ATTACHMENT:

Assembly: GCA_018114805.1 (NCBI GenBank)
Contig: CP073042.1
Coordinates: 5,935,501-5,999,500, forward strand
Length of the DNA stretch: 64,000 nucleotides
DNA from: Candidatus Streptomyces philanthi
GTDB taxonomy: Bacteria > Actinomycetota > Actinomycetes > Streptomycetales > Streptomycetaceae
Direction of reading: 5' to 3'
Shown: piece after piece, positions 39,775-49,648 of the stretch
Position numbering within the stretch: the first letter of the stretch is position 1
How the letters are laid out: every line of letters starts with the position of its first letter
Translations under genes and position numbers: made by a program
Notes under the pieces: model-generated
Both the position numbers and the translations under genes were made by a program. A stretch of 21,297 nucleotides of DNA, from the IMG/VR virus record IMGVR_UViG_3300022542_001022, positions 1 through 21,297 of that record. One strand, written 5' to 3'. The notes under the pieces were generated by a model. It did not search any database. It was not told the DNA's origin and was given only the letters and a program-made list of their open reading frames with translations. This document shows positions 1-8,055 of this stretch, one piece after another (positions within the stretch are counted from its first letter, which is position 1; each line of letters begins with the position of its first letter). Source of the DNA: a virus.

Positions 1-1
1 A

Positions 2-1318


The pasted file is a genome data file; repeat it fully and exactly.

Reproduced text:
Assembly: GCA_018114805.1 (NCBI GenBank)
Contig: CP073042.1
Coordinates: 5,935,501-5,999,500, forward strand
Length of the DNA stretch: 64,000 nucleotides
DNA from: Candidatus Streptomyces philanthi
GTDB taxonomy: Bacteria > Actinomycetota > Actinomycetes > Streptomycetales > Streptomycetaceae
Direction of reading: 5' to 3'
Shown: piece after piece, positions 39,775-49,648 of the stretch
Position numbering within the stretch: the first letter of the stretch is position 1
How the letters are laid out: every line of letters starts with the position of its first letter
Translations under genes and position numbers: made by a program
Notes under the pieces: model-generated
Both the position numbers and the translations under genes were made by a program. A stretch of 21,297 nucleotides of DNA, from the IMG/VR virus record IMGVR_UViG_3300022542_001022, positions 1 through 21,297 of that record. One strand, written 5' to 3'. The notes under the pieces were generated by a model. It did not search any database. It was not told the DNA's origin and was given only the letters and a program-made list of their open reading frames with translations. This document shows positions 1-8,055 of this stretch, one piece after another (positions within the stretch are counted from its first letter, which is position 1; each line of letters begins with the position of its first letter). Source of the DNA: a virus.

Positions 1-1
1 A

Positions 2-1318